Embodiment, Disembodiment and Re-embodiment in the Construction of the Digital Self
In this article I will show that the problem of embodiment goes back to the question of the mind-body split, as this has been established and discussed by the philosophical tradition. With the digital turn and the advent of ubiquitous computing the problem of embodiment has taken new (and far more complicated) forms that have led scholars to introduce the notion of a “new digital Cartesianism.” Subjectivation processes within digital culture have mostly been explained by resorting to what I will call the “E-D-R scheme,” (embodiment-disembodiment-reembodiment scheme) which assumes that a real detachment between the body and the mind really occurs in digital processes. Since—as I will show—this is not actually the case, I will suggest replacing this epistemological scheme with a new one, which I will call the “double-embodiment scheme,” in order to acquire a more fitting epistemological account of the underlying digital ontology. Finally, I will discuss the distinction between bodily extension and the incorporation of non-bodily objects introduced by Helena De Preester in order to show that, in the digital realm, this distinction is much more blurred and complex than she acknowledges: digital interaction requires both bodily extension and the incorporation of objects as complementary processes.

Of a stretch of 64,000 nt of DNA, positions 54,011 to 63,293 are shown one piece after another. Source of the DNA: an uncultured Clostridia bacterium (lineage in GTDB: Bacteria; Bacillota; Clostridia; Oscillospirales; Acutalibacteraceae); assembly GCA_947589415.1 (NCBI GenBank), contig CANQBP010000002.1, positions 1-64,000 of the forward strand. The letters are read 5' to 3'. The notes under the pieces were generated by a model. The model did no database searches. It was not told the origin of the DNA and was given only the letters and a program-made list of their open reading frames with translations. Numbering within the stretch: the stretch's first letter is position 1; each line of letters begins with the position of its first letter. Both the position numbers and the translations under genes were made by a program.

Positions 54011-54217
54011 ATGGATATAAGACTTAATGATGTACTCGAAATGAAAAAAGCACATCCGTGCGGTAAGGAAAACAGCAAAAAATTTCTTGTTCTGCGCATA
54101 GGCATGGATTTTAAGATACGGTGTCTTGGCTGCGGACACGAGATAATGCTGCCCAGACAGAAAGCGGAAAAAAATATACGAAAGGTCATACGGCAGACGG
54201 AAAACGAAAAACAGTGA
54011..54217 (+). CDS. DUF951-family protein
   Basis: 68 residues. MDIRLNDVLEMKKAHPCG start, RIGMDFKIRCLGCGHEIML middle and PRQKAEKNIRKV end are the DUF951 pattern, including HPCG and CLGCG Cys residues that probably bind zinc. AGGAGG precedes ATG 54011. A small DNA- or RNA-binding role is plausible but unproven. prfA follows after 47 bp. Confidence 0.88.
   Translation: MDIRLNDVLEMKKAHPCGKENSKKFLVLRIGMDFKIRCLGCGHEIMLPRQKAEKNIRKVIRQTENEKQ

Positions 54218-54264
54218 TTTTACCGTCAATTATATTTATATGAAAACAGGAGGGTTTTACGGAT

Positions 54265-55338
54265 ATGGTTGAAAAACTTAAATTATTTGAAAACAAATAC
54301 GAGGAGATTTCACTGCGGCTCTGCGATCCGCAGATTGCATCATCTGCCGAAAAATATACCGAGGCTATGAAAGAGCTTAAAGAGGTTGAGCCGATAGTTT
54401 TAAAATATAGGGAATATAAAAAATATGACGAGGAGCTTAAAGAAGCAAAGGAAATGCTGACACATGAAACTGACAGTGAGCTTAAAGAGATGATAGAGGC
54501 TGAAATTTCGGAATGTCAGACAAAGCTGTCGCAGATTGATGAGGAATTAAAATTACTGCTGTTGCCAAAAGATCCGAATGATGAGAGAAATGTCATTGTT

Copyright (c) 2019 Federica Buongiorno
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